UK-based property consultancy CKD Galbraith has said that strict guidelines are forcing wind-farm developers to review their strategies on commissioning wind turbines across Scotland.
The consultancy noted that subsidies for medium to smaller-scale renewable schemes under the FiT scheme are now subject to the degression system, a system designed to ensure incentives do not excessively burden the public purse.
Subject to index-linking for inflation, tariff levels on installed renewable energy projects registered for FiT are said to fixed, while the tariffs for new registrants will be reduced progressively through degression.
In 2013, wind energy projects exceeded the maximum degression threshold that made Westminster Government cut the principle FiT subsidy for wind turbines by one fifth, setting degression at 20%.
In order to avoid degression applying to their projects, the developers have opted to lock in FiT benefits at 2013 levels.
CKD Galbraith advised to developers that they should commission their turbines within 12 months of the pre-accreditation date in order to keep the higher subsidy levels.
CKD Galbraith utilities department head Mike Reid said a further threat to FiT qualification is a delay on the part of those involved in projects to secure wayleave, or more commonly servitude, rights across neighbouring land.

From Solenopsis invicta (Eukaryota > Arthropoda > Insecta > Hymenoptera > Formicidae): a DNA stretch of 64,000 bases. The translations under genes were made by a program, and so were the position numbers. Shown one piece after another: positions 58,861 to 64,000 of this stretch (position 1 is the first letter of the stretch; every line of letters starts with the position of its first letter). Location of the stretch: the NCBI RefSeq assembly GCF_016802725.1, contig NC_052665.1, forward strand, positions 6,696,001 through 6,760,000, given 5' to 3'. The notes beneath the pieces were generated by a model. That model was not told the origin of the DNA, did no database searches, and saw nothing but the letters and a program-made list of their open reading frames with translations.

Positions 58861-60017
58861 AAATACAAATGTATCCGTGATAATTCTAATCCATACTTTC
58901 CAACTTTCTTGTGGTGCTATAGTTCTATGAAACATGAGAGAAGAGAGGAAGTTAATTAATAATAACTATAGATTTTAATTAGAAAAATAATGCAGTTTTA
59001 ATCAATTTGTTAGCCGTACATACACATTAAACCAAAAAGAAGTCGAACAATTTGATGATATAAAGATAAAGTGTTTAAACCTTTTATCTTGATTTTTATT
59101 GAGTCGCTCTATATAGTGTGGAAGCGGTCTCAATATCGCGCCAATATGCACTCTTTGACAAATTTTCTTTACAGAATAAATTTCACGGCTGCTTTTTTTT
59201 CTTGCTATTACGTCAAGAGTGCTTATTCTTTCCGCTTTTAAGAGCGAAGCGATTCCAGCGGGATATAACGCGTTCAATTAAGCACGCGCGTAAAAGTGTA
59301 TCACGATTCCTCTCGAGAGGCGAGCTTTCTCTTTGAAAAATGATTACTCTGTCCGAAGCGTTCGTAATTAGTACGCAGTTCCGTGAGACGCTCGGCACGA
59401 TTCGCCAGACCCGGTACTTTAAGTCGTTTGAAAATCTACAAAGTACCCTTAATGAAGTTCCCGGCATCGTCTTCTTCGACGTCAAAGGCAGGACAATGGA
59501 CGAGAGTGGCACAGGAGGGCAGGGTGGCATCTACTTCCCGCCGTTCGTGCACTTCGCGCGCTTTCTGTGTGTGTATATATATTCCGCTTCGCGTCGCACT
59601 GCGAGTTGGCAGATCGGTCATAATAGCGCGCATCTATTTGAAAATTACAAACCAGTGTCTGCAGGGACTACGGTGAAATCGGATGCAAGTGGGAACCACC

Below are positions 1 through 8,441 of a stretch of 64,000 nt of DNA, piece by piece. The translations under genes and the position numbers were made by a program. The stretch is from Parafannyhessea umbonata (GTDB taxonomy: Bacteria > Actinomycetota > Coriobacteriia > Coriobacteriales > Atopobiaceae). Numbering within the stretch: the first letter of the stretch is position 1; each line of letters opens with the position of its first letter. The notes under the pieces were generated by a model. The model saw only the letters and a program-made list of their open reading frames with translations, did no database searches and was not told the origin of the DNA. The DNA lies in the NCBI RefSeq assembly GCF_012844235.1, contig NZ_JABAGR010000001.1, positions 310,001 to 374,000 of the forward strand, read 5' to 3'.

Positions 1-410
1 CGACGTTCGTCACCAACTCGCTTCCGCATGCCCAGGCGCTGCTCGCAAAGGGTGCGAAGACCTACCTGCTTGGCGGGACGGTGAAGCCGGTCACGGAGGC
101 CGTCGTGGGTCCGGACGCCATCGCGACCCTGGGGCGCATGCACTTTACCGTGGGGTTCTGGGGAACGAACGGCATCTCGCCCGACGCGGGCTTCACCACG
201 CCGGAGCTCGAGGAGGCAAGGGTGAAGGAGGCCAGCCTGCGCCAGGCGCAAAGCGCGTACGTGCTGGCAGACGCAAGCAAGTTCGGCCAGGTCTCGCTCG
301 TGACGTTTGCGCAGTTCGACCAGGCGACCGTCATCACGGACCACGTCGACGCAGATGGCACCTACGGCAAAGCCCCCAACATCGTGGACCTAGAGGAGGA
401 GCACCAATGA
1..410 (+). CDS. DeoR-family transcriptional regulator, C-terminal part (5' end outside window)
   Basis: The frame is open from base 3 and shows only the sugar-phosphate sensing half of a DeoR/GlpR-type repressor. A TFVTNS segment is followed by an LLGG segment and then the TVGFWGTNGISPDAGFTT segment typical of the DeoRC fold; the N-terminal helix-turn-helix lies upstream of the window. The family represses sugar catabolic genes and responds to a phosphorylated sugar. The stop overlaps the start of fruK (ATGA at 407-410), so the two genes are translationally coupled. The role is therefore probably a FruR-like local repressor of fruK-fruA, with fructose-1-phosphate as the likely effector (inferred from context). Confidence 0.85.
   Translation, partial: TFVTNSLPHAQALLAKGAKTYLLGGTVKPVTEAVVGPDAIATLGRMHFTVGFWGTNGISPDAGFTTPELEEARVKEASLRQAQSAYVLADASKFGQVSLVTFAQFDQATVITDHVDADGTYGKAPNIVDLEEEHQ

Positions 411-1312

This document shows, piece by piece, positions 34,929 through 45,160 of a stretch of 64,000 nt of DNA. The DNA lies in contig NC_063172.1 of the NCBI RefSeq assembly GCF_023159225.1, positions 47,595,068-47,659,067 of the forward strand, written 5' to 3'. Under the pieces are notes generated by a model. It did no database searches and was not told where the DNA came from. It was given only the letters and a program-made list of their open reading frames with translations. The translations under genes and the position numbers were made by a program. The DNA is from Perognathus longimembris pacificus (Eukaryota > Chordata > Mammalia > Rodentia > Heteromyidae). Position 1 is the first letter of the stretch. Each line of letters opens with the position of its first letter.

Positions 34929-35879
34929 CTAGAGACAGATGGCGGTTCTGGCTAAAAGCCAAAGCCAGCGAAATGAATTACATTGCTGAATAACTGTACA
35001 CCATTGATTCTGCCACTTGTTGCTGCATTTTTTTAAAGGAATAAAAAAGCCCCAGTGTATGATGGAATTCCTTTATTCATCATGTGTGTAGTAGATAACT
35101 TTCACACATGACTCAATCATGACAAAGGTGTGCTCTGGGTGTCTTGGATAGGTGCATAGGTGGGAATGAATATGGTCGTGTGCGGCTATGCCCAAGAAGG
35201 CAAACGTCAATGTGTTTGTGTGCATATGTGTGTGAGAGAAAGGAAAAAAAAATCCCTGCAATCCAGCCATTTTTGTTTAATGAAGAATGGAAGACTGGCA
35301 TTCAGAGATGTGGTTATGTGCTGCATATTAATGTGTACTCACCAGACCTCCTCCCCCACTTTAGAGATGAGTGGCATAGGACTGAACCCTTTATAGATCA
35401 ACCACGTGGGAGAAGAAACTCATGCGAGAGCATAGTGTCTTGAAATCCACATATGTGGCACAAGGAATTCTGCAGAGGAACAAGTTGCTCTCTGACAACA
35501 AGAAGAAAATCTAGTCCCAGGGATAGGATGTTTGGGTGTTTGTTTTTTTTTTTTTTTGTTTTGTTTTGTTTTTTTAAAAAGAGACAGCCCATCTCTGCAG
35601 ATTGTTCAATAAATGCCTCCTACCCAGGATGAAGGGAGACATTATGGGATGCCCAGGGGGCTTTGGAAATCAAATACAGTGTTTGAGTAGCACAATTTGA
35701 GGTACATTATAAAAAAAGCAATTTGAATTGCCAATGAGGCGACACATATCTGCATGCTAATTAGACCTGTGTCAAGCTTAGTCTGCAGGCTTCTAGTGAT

"Developers have had to pay for their grid connection in full in order to qualify for pre-accreditation but payment doesn't ensure the necessary rights exist to connect their wind turbine to the grid over land in third party ownership," Reid said.
CKD Galbraith said under the FiT, 20% degression will apply for all wind turbines commissioned after 1 April 2014, unless pre-accredited, but further cuts are inevitable as demand is likely to exceed the FiT degression thresholds primarily due to delays in the planning system and with grid constraints.
Reid said further reductions are inevitable as the Westminster Government seeks to control renewable subsidies and, it could be, within a few years the potential returns will result in no new FiT wind turbine projects being brought forward unless component and construction costs are reduced.
"Development decisions may also be influenced by opponents of wind power, who become ever more vocal," Reid added.